Like I said a few days ago, this blog has been evolving into my own version of the Festivus Airing of Grievances, and like Frank Costanza, I have a lot of problems with you people. The playing of this particular song is one of them. Surely, in the 370 years since Boston was incorporated as a city someone must have done something worthy of commemoration in song beyond show appalling contempt for the cleanliness of our watershed areas.

Much more will be written in this blog about the pathetic fixation Red Sox fans have with the Yankees. Some of the themes will touch on a website devoted to the hatred of the Yankees, and how much of a fraud it is. For the record, there are many reasons it is a fraud, and none of them relate to their attacks on the Yankees. I've said it before, and I'll say it again, I am not a Yankee fan, nor have I ever been a Yankee fan. The Yankees are merely a convenient foil to my mortal enemies in Red Sox Nation.

Before I sign off this evening, I have an follow up to my recent post in which I railed against Mark Cuban. I didn't watch tonight's game, there was a movie I'd really wanted to see for a while now on cable. So I watched it, but after the fact, I tuned in to TNT's postgame show because I'm a big fan of Charles Barkley, as you might have noticed if you read my earlier work.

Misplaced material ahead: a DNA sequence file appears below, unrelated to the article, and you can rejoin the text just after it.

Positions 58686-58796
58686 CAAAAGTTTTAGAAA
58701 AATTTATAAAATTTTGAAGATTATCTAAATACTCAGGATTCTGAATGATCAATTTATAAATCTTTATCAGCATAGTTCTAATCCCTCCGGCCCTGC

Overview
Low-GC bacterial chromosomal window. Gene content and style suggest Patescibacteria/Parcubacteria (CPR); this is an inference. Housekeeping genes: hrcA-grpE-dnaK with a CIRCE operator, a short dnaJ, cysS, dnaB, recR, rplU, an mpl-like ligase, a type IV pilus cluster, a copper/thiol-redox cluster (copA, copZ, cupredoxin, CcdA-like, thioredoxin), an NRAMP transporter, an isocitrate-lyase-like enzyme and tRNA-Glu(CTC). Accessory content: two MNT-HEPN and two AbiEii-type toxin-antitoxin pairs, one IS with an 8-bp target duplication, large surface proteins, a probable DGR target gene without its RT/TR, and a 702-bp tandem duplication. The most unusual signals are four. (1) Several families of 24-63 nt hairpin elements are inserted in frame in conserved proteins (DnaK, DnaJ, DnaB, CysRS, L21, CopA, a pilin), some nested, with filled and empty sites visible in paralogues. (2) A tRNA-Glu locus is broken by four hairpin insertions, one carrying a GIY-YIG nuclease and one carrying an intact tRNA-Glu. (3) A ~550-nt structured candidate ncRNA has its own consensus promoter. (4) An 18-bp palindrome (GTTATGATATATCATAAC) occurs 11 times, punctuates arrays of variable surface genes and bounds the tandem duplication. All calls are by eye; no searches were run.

To make a long story short, as it's Memorial Day and I've had a beer or two, I noticed that the Mavs were the benificiaries of at least two missed calls down the stretch. Since I've heard that Mark Cuban has sent game tapes to the NBA offices to highlight missed calls or bad calls that hurt his team, I assume that he will send this particular tape to the commish so that these mistakes do not occur again. Only a colossal fraud would point out the officiating errors (and I admit some mistakes must occur as long as there are human beings officiating games) that hurt his team while remaining silent on the missed calls that benefit the Benefactor.

I wonder though whether I will be disappointed in that afformentioned hope of mine. Perhaps the Benefactor is too busy auditioning for the role of Clyde when the studios remake the Clint Eastwood classics Every Which Way But Loose and Any Which Way You Can. I assume that's what he's doing when he watches a Mavs game. Otherwise I can't come up with a plausible explanation for his behaior in the stands.

There is always the possibility that I, for my part, might have bit off more than I can chew in trying the Benefactor. It will, however, be somewhat difficult for him to have a problem with my calling him a fraud when he doesn't send that game tape to the league office. Good night, and good luck to you, Mark Cuban, if ever you decide that this site might have libelled you in the last week or so.